Several pools around the world provide backstops for terrorism events, particularly for perils where systemic risks lie. This has largely been their purpose since their respective creations, and governmental involvement remains imperative, given that private market capacity alone is not sufficient to cover (for example) catastrophic NBCR events in large cities. The modeled loss of USD 800 billion for a nuclear bomb detonation in New York City is testament to this.
Certain pools have gone even further recently and taken bold steps to narrow protection gaps by extending coverages to include new risks such as cyber. Over time, this is likely to stimulate further competition in the private market and increase the supply of new forms of cover.
Calm before the systemic storm?
This is a model the re/insurance sector could follow for pandemics and other systemic perils more generally. Such agility may be needed for major natural catastrophes, as trends associated with climate change and globalization combine to complicate and enhance the magnitude and scope of loss potential.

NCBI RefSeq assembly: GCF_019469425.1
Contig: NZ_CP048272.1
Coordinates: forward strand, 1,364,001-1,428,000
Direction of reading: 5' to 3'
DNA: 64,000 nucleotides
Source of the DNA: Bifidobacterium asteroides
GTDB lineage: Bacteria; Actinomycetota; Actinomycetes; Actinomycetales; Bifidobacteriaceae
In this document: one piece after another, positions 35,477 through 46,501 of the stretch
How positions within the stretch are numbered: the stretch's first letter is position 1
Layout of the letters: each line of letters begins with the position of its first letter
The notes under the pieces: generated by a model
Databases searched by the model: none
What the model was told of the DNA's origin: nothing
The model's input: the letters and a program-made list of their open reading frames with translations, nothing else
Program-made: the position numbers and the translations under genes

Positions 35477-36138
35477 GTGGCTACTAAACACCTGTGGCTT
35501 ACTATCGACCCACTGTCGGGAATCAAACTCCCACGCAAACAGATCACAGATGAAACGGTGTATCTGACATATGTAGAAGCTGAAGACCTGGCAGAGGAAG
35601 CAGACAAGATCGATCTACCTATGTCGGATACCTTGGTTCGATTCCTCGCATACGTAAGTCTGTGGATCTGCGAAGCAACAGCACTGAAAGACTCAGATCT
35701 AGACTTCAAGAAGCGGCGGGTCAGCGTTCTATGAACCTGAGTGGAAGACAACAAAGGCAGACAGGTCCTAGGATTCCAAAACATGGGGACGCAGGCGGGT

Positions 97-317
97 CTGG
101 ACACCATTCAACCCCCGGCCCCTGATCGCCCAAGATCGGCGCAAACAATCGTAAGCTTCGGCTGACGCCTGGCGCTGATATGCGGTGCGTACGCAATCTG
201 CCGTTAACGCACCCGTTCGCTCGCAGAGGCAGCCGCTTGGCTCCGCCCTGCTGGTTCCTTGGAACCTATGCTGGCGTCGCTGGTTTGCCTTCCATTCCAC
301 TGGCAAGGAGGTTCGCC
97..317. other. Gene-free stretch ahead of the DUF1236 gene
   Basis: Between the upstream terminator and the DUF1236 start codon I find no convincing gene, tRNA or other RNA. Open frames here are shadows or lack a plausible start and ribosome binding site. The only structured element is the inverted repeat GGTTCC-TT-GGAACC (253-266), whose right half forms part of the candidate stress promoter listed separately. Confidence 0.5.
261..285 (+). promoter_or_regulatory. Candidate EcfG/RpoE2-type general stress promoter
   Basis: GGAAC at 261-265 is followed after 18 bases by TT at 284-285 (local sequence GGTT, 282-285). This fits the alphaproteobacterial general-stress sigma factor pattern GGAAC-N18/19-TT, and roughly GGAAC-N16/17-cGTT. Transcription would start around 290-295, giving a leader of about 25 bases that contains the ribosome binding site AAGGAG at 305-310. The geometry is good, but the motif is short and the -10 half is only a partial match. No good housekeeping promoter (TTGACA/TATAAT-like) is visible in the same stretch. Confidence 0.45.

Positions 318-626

The diverse and dispersed events over the last three years show that carriers and governments need to be prepared for higher levels of catastrophe loss potential in the future, as climate change and the continued appeal of living in areas exposed to weather-related risks influence the frequency and severity of events.
Impacts will inevitably be amplified in the event of a “super nat cat”. What would the consequences be if a powerful earthquake or a major hurricane or typhoon were to strike near a global manufacturing hub today? Should we expect (unmodeled) national or even global ramifications that could potentially disrupt supply chains, hit financial markets and lead to business interruption or higher unemployment far beyond the point of occurrence?
Resolve & resilience